Evan Longoria is San Francisco-bound. (Chris O’Meara/AP)

While this winter’s MLB free agent market remains curiously stagnant, with all but a handful of the top available hitters and starting pitchers still seeking employment for 2018, the trade market remains rich and thriving — two realities that are almost certainly more than coincidental.

On Wednesday, the San Francisco Giants, who had been on the lookout for a veteran third baseman, pried away three-time all-star Evan Longoria from the Tampa Bay Rays for infielder Christian Arroyo, veteran center fielder Denard Span and two prospects. The Rays also kicked in an undisclosed amount of money to offset the $86 million owed to Longoria, the greatest player in the franchise’s history, through 2023.

The trade was a powerful indication the Giants were not ready to commit to a full rebuild, even after their disastrous 98-loss season in 2017, when they finished 40 games behind the first-place Los Angeles Dodgers. For a team already loaded with aging veterans, the trade for Longoria carries significant risk for the Giants, as Longoria, 32, has shown signs of entering a decline phase, posting career-low numbers in 2017; he is, however, just a year removed from a 36-homer, .521-slugging season in 2016.

Unlike other teams that might have gone in the opposite direction, the Giants’ response to last season’s bottoming-out has been to think big for 2018. They were one of seven finalists to land Japanese two-way superstar Shohei Ohtani, before he chose the Los Angeles Angels instead, and were one of the teams trying hardest to pry slugger Giancarlo Stanton from the Miami Marlins. But Stanton, wielding full no-trade privileges, vetoed a proposed deal with the Giants — later saying he didn’t see them as being ready to contend immediately — and maneuvered himself to the New York Yankees.

The Giants’ trade for Longoria is also more proof that the trade market has superseded the free agent market for many teams in search of premium talent. The Giants had been linked throughout the winter to free agent third baseman Mike Moustakas, but signing him would have cost the Giants a 2018 draft pick and international bonus-pool money — added costs they weren’t willing to take on.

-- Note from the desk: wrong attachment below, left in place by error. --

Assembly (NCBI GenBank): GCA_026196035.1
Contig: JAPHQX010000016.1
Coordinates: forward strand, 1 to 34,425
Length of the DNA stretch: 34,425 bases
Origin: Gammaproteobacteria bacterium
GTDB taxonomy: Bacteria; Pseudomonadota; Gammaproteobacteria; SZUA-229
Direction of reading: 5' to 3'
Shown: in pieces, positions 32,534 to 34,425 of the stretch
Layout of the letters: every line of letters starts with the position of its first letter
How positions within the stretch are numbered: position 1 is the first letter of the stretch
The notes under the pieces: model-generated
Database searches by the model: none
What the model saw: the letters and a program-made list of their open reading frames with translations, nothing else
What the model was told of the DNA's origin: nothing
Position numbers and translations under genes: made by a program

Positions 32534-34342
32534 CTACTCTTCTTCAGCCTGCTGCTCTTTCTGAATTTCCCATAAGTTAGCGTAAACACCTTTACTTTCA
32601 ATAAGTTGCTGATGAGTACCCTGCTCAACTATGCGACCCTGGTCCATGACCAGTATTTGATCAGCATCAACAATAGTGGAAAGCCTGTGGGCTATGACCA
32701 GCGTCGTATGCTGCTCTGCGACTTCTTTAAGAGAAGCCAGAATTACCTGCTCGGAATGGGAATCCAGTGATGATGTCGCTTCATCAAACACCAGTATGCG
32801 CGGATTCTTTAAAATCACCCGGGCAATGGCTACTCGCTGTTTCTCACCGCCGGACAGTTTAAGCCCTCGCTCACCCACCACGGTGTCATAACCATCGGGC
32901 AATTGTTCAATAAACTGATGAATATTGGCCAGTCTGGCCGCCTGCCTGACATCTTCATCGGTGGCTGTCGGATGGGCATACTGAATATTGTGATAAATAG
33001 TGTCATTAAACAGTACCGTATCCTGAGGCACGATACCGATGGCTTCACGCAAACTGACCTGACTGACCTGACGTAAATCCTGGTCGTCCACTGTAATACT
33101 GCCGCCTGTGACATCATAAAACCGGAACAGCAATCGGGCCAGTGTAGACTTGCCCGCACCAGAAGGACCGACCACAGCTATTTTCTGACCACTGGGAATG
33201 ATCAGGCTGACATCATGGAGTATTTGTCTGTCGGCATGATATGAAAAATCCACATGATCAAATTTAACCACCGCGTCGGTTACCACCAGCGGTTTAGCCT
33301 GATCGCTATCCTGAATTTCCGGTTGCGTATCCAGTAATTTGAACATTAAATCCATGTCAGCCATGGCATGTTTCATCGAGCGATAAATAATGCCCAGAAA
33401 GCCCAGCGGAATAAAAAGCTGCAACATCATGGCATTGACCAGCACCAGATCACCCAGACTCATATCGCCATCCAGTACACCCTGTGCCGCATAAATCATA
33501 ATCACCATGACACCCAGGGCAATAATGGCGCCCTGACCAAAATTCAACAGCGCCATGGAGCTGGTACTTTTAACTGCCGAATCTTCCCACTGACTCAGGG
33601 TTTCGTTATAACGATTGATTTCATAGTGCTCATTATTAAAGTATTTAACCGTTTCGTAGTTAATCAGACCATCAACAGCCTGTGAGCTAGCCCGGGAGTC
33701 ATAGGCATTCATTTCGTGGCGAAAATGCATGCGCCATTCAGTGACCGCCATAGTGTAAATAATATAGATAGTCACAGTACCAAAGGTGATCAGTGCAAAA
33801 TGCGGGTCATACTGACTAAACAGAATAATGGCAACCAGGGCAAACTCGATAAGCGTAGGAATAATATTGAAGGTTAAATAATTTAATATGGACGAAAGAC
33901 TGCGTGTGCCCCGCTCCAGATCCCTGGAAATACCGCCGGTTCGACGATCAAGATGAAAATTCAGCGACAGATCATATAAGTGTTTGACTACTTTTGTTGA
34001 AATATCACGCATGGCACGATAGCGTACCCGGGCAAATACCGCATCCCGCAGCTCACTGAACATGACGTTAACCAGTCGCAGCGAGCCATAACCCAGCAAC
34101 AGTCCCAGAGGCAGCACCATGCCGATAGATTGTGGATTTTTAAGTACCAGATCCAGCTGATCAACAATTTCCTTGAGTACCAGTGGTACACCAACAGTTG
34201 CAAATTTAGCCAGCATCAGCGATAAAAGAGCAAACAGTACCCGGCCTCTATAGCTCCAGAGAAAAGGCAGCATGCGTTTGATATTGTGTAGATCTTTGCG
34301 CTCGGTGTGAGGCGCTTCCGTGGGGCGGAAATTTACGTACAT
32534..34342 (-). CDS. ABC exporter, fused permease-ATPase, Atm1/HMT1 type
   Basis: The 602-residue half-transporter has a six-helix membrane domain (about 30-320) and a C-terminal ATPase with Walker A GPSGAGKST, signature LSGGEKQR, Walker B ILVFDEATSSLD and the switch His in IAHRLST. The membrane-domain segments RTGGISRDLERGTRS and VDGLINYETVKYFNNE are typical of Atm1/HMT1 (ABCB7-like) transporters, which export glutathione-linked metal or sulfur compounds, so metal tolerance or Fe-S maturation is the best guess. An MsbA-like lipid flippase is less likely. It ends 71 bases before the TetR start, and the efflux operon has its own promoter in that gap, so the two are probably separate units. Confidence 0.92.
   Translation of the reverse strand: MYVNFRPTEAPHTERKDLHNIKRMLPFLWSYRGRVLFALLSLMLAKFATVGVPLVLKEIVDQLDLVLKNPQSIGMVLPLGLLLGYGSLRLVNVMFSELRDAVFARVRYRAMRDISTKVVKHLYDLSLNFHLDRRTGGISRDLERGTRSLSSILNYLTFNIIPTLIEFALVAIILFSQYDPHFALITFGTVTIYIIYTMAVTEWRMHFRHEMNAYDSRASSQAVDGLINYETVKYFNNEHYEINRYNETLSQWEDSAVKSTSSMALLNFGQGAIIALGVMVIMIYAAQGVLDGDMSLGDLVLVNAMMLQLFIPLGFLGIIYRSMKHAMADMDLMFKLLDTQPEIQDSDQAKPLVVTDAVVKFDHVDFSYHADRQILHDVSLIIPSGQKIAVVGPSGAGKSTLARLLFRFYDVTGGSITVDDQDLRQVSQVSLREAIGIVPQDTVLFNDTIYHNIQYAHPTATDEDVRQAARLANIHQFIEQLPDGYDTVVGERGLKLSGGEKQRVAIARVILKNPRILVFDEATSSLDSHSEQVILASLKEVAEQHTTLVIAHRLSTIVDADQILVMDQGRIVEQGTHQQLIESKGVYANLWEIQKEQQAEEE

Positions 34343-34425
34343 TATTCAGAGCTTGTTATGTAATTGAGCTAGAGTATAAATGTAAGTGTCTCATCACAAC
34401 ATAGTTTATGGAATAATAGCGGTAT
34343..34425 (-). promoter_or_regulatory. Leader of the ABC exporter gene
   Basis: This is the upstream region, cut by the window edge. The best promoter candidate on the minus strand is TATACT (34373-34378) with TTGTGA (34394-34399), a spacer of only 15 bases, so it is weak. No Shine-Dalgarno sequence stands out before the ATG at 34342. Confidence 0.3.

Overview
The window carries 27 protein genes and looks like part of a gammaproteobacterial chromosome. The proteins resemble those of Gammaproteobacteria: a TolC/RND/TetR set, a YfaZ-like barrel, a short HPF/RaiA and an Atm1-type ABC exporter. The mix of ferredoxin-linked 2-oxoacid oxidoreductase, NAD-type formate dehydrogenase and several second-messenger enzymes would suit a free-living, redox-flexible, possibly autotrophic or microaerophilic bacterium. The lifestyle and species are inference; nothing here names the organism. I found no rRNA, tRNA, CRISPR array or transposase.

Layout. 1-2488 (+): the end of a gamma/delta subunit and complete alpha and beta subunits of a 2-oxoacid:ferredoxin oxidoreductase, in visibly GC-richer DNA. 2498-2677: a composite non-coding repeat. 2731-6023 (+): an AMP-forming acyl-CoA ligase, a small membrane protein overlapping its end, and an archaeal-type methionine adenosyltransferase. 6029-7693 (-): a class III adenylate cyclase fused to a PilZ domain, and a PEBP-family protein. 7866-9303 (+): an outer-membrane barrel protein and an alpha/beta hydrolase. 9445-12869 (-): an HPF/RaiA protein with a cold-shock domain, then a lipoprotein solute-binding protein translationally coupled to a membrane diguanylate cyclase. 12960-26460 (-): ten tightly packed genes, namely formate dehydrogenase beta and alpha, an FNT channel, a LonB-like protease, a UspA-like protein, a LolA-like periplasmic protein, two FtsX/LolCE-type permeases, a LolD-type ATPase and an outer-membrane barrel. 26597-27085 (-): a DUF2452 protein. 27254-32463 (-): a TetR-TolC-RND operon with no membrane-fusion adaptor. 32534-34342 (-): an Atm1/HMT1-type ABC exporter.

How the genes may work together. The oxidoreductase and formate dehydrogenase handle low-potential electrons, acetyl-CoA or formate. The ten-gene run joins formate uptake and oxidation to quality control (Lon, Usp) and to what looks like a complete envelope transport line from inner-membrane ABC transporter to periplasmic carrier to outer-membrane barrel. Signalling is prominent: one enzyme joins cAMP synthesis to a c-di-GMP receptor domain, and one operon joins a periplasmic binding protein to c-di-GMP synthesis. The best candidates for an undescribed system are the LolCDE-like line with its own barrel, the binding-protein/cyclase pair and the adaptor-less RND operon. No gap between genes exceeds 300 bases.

While the Giants filled their third base need with Longoria, Moustakas remains part of the stable of free agent hitters — which also includes his former Kansas City Royals teammates Eric Hosmer and Lorenzo Cain, plus outfielder J.D. Martinez — still waiting to latch onto a team for 2018. First baseman Carlos Santana, who took a three-year $60 million deal from the Philadelphia Phillies, is the only top-tier free agent hitter to have signed so far this winter.

For the Rays, the trade of the most significant figure in their 20-year history marks the start of what could be a drastic teardown effort, with other assets including outfielder Corey Dickerson, catcher Wilson Ramos, starting pitchers Chris Archer and Jake Odorizzi and closer Alex Colome among those who will likely to be shopped in the coming months.

“Evan is our greatest Ray,” Tampa Bay principal owner Stuart Sternberg said in a statement. “For a decade, he’s been at the center of all our successes, and it’s a very emotional parting for all of us.”

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